by Daniel Hathaway
In a new twist this time around, the Cleveland International Piano Competition is requiring each of its finalists to play a chamber music round with the Escher String Quartet. Aside from the welcome change in musical timbre after many hours of solo piano music, this new round is designed to show how well pianists play with others — a direct look at their musicianship in collaboration with a world-class ensemble before moving on to play concertos with The Cleveland Orchestra.
Why is this important? Pianists, especially those who make the rounds of competitions, spend long hours in communion with only themselves and 88 black and white keys. Performing a piano quintet with four string players requires that they enter into an artistic give-and-take that demands compromise and collegiality.
While it may seem that bringing a keyboard player together with an established string quartet for a limited amount of rehearsal to prepare for a public performance puts the pianist at an unfair disadvantage, that’s in fact a real-life situation. There are pianists who regularly perform in piano trios, but few if any touring piano quintets include a permanent pianist.
So it was that on Tuesday, August 2 in Gartner Auditorium at the Cleveland Museum of Art, Georgy Tchaidze and Nikita Mndoyants played piano quintets with the Escher in the first of two chamber music rounds — performances that would count for 25% of the pianists’ total score for the competition. (That’s the same percentage as the combined first and second rounds, the semifinal round, and the concerto phase of the final round.)
Appearing in the same order as the original draw, Georgy Tchaidze was up first, joining the Escher (violinists Aaron Boyd and Pierre Lapointe, violist Adam Barnett-Hart, and cellist Brook Speltz) in Antonín Dvořák’s wonderful Piano Quintet No 2 in A, Op. 81. Bedecked with cheerful melodies and incorporating the traditional Czech musical forms of the Dumka and the Furiant, the Quintet bestows a solo passage or two on every member of the ensemble, as well as requiring some virtuosity from all concerned.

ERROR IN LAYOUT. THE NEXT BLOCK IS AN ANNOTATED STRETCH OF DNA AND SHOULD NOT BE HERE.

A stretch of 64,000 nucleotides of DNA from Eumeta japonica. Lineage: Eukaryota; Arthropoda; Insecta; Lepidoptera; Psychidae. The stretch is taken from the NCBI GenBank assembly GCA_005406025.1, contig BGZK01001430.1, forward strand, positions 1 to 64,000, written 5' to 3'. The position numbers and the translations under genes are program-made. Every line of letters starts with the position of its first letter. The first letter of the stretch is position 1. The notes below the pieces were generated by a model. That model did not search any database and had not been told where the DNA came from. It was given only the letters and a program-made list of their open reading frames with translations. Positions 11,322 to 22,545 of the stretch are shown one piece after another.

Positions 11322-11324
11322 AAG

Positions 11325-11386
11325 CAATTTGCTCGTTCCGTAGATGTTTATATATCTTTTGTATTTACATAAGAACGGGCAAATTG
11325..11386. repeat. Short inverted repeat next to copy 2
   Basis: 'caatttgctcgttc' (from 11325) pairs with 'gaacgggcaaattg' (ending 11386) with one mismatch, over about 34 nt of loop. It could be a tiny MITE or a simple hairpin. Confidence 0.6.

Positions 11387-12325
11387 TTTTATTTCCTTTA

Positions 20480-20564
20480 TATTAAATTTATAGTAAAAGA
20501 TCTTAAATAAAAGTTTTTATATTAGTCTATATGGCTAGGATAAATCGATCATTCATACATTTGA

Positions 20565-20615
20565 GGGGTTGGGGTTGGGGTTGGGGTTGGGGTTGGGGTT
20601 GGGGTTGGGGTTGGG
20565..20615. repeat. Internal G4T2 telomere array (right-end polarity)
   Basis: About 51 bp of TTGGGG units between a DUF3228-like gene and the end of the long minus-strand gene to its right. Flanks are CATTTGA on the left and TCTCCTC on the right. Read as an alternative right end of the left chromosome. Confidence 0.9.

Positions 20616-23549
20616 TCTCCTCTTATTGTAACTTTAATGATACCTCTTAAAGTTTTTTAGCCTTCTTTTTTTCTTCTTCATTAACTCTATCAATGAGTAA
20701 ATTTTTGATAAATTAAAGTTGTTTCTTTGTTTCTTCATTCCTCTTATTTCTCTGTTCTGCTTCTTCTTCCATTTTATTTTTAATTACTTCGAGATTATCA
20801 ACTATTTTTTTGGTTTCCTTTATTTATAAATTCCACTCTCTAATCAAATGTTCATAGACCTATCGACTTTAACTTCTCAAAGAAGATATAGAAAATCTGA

Tchaidze, whose bio notes that he tours regularly with Canada’s Cecilia Quartet and also plays duo piano with his wife, gave every indication of being comfortable as a cog in a chamber music machine. He paid close attention to his colleagues, and together, their performance brimmed with mutual understanding and nuance.
That said, Tchaidze’s playing often seemed to hover in the background of the ensemble. On many occasions, the string sound was markedly more prominent than the piano — though when he got to play solo passages, Tchaidze’s tone was radiant, his sense of musical line shapely.
After an intermission, Nikita Mndoyants took on an assertive role in Johannes Brahms’s Piano Quintet in f, Op. 34, playing with a robust tone and presence that matched the timbre and volume of the strings.
This performance wore its passion on its sleeve. The ensemble chose drama over blend and transparency, producing some oversized climaxes that, while riveting, sounded more noisy than loud. Did Brahms ever imagine a performance that would crest in such powerful outbursts of tone?
Mndoyants played masterfully, highly focused n his own role but well in touch with the Escher players. His contributions to the collective performance reflected his experience both as a composer and as collaborator with some important string quartets.
This is a fascinating process to watch. On Wednesday, Leonardo Colafelice and Dinara Klinton will join the Escher for quintets by Schumann and Brahms (another performance of Op. 34).
Photos by Roger Mastroianni.
Published on ClevelandClassical.com August 3, 2016.
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